Kimball’s poster, titled “Assessing the Impact of a Central Pharmacist Coordinator and Medication Therapy Management Training on Patient Interventions Across a Midwest Community Pharmacy Chain,” detailed work completed through The 1815 Project. According to his poster, the primary objective of this work was to “assess the impact of the training and coordination on provision of MTM services.”. . .
Faculty from the Department of Allied and Population Health publish manuscripts over the Fall 2022 semester
Several faculty from the Department of Allied and Population Health have published manuscripts in the Fall 2022 semester. Dr. Chris Robbins co-authored a manuscript related to postoperative pancreatic fistula following traumatic splenectomy, and a team from the Community Practice Innovation Center (CPIC) have published a manuscript on harm reduction strategies implemented through the START-SD project.
SDSU to lead $1.545 million project in partnership with area hospitals to strengthen public health, respiratory therapy workforce
South Dakota State University is partnering with hospitals in Brookings, Huron and Madison to expand the public health and respiratory therapy workforce.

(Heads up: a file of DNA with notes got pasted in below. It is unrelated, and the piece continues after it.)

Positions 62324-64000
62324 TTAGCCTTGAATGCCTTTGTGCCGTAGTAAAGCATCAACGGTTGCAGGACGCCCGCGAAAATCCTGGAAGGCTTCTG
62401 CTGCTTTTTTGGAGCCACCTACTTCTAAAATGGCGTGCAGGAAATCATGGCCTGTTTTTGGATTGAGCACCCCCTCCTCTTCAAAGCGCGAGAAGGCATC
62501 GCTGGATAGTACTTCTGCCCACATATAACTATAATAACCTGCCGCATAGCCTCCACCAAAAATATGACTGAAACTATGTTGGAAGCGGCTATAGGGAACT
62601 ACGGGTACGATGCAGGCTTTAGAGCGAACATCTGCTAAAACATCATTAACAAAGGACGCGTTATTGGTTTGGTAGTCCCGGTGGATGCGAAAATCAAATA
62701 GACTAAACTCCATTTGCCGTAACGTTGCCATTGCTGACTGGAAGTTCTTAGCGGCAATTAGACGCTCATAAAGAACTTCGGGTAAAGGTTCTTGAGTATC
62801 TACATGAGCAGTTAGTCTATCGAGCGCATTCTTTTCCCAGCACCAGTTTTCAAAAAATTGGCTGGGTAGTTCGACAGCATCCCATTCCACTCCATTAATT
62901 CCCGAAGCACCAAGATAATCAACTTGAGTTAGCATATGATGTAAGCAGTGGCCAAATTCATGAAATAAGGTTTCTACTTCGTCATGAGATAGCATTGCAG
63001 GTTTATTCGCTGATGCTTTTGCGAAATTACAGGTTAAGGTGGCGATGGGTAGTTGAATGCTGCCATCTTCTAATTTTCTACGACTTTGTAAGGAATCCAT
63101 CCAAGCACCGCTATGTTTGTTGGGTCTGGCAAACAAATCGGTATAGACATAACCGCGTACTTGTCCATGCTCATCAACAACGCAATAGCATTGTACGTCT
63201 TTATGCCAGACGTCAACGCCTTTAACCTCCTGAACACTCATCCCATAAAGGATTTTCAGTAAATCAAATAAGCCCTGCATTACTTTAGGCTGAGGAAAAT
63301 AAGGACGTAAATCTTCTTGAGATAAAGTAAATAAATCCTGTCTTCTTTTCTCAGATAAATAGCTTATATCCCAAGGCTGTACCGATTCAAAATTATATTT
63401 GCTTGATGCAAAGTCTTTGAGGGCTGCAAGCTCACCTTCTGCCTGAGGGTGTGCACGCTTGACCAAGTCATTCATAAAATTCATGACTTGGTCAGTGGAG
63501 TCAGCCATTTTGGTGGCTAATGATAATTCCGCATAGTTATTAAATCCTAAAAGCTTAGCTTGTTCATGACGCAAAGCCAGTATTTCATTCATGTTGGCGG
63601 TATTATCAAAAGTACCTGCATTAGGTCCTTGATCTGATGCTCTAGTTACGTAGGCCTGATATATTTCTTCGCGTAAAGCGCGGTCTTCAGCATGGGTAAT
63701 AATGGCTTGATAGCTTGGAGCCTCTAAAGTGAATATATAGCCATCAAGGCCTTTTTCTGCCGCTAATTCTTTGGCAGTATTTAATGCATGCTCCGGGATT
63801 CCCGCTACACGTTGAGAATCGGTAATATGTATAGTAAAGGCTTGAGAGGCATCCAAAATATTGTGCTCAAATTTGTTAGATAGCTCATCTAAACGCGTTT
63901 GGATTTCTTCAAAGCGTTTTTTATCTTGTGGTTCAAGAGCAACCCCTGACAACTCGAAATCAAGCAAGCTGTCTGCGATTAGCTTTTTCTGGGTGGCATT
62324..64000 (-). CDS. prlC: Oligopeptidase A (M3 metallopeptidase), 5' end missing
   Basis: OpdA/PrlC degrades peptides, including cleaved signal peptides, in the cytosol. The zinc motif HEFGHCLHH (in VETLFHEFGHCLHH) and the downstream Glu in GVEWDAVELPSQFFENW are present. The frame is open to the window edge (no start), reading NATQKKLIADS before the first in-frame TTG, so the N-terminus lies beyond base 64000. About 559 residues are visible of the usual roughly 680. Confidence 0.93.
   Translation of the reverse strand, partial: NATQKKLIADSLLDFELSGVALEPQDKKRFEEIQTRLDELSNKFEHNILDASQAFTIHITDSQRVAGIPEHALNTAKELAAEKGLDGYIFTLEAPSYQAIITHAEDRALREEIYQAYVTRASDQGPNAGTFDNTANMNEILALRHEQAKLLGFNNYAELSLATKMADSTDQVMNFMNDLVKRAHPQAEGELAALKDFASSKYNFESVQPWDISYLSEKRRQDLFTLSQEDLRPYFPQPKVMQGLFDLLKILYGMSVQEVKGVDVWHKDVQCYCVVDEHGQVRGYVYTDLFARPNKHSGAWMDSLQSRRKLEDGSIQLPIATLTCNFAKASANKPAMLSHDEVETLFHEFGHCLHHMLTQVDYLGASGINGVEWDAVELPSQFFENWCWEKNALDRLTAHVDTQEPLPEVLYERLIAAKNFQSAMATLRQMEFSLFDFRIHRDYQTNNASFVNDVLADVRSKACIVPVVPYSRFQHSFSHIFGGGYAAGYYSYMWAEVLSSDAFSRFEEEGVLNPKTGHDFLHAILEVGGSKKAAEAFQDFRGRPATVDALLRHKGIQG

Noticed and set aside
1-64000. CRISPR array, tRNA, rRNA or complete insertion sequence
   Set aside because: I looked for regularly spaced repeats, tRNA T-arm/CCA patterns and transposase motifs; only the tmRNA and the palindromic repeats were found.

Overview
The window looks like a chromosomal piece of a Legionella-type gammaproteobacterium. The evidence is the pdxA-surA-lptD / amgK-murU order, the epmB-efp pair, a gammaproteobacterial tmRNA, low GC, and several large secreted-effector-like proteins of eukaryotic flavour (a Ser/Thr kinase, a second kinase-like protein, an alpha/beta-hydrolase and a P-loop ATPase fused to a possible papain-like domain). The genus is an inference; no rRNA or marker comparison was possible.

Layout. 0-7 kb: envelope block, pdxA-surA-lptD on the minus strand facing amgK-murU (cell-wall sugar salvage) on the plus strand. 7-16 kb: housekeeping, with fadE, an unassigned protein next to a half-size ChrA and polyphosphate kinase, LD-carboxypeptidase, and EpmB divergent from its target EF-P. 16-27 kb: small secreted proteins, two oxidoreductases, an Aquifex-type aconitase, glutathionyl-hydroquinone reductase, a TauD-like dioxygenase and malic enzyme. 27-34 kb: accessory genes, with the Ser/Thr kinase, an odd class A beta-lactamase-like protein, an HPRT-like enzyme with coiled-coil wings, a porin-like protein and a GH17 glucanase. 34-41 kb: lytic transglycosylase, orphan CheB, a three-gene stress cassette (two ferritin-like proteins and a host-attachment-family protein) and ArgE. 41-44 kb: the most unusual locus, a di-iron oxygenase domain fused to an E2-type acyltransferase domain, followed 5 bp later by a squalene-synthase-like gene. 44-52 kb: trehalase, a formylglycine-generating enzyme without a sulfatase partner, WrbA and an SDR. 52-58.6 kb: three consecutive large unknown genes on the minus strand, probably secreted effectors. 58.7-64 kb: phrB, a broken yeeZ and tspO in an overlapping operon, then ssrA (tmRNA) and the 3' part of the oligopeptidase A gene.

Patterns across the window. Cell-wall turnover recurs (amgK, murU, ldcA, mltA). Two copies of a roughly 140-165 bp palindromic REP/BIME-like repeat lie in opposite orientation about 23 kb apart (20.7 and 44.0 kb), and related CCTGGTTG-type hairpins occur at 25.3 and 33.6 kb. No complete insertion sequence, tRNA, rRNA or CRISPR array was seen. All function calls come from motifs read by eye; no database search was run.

The Community Practice Innovation Center within the College of Pharmacy and Allied Health Professions at SDSU has received a three-year, $1.545 million federal grant from the Health Resources and Services Administration.
The project aims to increase workforce awareness and provide educational opportunities through recruitment, training and job placement for respiratory therapists in rural South Dakota communities. Dr. Sharrel Pinto, department head of Allied and Population Health at SDSU, is director of BREATHE-SD — “Bringing Resources, Education, Awareness, Training, Holistic care, and Empowerment to South Dakota.”
HRSA Project Focuses on Recovery from Meth Addiction
Putting people addicted to meth on the road to recovery is the goal of the Stigma, Treatment, Avoidance and Recovery in Time Program for Psychostimulant Support in Rural South Dakota.
The three-year, $500,000 Health Resources and Services Administration project seeks to give patients age 25 to 54 and their families greater access to effective prevention, treatment and recovery services, according to South Dakota State University assistant professor Erin Miller, who leads the START-SD-PSS project...
SDSU to lead $1M fight against opioid misuse